Plateaux of meduim soils with a mix of ‘ancient’ and ‘planned’ countryside
- Plateaux of land between river valleys
- Loamy soils amenable to arable farming
- Irrigated crops
- Sinuous lanes and hedge lines
- Substantial elements of planned landscape
- Plantation woodland
- Parkland and planting of exotic trees
- Feeling of isolation and tranquillity
- Dissected by major roads
This landscape character type occurs in one larger and one small area in south-east Suffolk:
A plateau defined by the valleys of the Stour to the south, the Brett to the west and the Stutton Brook to the north, and extending from the edge of Lower Raydon in the north-west through Holton St Mary, Great Wenham and East Bergholt to Brantham in the south-east.
A small plateau bordered by the valleys of the Gipping on the north and the Belstead Brook on the south-east and comprising the southern part of Sproughton and Chantry Park in Ipswich.
Geology, landform and soils
The plateaux are generally flat or very gently rolling and consist of mixed glacial till or glaciofluvial deposits. In the first area (around East Bergholt) there are surface layers of variable thickness of fine-grained loess deposits, derived from windblown material from glacial sources. The soils are mainly deep loam, which can experience some seasonal waterlogging, but are generally free draining. This allows for the production of irrigated crops, as well as cereals, in what is a predominantly arable landscape.
Landholding and enclosure pattern
The landscape of these areas is variable in character. There are areas of ‘ancient countryside’ with old, sinuous hedge lines, but also substantial areas where the boundaries are the straight type of ‘planned landscape’. There is no recorded Parliamentary enclosure of common field arable in any of the areas within this landscape, but there was Parliamentary enclosure of features such as East Bergholt Heath (1817-8).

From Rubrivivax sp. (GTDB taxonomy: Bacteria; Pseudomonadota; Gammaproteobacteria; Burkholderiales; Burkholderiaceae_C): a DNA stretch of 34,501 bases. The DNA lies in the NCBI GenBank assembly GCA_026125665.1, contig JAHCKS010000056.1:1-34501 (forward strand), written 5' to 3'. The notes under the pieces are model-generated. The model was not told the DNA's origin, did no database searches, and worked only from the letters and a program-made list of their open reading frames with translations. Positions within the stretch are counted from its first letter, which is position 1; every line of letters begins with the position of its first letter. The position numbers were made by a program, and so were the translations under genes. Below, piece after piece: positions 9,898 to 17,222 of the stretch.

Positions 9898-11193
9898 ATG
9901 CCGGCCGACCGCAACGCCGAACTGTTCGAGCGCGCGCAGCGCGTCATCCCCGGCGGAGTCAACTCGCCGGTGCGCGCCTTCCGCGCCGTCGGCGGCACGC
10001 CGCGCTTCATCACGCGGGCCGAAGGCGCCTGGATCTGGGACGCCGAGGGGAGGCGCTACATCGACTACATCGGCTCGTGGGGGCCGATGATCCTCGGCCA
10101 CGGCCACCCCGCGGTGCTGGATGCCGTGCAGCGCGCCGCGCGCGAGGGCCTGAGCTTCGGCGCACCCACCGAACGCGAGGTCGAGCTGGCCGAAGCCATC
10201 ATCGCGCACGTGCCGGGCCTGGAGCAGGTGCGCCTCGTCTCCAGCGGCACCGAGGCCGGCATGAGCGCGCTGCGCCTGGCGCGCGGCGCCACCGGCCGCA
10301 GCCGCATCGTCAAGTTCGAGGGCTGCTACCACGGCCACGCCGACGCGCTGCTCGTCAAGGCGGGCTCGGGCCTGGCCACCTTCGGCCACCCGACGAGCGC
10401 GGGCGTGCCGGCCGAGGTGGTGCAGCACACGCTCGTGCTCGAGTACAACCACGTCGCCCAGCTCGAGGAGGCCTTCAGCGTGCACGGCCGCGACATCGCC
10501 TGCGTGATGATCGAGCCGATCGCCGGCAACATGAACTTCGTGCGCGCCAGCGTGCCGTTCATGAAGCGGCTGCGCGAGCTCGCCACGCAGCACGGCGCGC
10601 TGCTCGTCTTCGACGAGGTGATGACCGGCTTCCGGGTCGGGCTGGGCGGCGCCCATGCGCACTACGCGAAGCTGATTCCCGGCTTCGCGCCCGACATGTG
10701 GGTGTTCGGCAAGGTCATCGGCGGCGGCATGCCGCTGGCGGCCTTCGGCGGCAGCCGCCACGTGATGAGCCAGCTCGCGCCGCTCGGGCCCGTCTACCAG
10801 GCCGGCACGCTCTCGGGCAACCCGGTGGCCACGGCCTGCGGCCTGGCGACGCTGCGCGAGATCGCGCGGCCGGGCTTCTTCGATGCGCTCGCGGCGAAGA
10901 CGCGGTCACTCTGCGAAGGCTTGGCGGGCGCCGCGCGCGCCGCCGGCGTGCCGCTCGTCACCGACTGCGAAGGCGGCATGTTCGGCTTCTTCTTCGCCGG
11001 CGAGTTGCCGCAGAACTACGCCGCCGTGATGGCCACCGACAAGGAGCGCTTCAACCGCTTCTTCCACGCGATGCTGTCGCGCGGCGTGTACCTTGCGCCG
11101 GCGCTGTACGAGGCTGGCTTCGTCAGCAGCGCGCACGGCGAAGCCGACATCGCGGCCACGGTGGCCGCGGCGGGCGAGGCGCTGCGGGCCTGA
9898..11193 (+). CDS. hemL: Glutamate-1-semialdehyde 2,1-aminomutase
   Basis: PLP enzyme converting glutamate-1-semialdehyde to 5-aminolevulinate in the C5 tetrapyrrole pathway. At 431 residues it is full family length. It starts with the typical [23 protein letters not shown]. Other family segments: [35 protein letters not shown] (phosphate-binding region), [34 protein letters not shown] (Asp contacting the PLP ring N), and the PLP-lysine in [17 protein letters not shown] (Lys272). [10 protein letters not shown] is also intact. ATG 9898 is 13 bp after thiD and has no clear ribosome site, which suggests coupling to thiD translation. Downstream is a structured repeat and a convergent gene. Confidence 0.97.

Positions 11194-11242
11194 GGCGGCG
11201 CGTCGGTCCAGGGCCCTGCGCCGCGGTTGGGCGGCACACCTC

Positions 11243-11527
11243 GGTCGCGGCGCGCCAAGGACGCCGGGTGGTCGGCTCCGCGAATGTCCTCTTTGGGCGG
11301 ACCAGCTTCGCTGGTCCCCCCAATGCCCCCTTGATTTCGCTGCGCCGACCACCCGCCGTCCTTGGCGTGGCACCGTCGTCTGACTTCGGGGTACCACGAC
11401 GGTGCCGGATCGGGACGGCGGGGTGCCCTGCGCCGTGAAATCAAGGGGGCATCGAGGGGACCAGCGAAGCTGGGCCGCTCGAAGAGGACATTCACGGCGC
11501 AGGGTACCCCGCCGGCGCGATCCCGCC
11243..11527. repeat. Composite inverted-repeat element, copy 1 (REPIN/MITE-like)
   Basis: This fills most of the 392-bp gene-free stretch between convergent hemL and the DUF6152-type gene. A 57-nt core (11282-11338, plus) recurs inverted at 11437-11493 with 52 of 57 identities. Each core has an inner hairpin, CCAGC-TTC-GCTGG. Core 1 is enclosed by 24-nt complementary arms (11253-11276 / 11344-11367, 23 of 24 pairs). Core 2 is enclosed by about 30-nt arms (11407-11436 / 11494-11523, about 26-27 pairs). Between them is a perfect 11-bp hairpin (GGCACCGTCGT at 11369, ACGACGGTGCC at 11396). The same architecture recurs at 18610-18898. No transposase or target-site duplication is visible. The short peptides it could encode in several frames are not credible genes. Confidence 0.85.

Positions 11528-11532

The farm sizes are not large although they can display elements of ‘estate’ character. Parkland grazing is also a feature, particularly on the Gipping.
The settlement pattern is generally one of dispersed farmsteads and small hamlets, with occasional larger villages. At East Bergholt, several of the linear settlements on the edge of the former Heath have experienced significant 20th century growth, becoming more nucleated villages, their origin being only dimly acknowledged in place-names such as East End and Gaston End.
Trees and woodland cover
Woodland is a consistent feature of this landscape, mostly taking the form of plantation woodland often associated with landscape parks such as at Chantry. In these instances non-native landscape planting makes a major impact, with important specimens of species such cedar and wellingtonia.
In the largest areas of this landscape around East Bergholt, once away from the transport corridors, there is a strong sense of isolation and tranquillity in a network of quiet lanes and tall hedgerows. This can also be found to some extent at Chantry with its excellent parkland. However in many of the other parts, the experience is compromised by the effects of the A12 and A14 trunk roads.
The condition of this landscape is mixed, with some areas slightly degraded, but there are also gems such as Chantry Park and the lanes, hedges and pollard oaks of areas to the north of East Bergholt.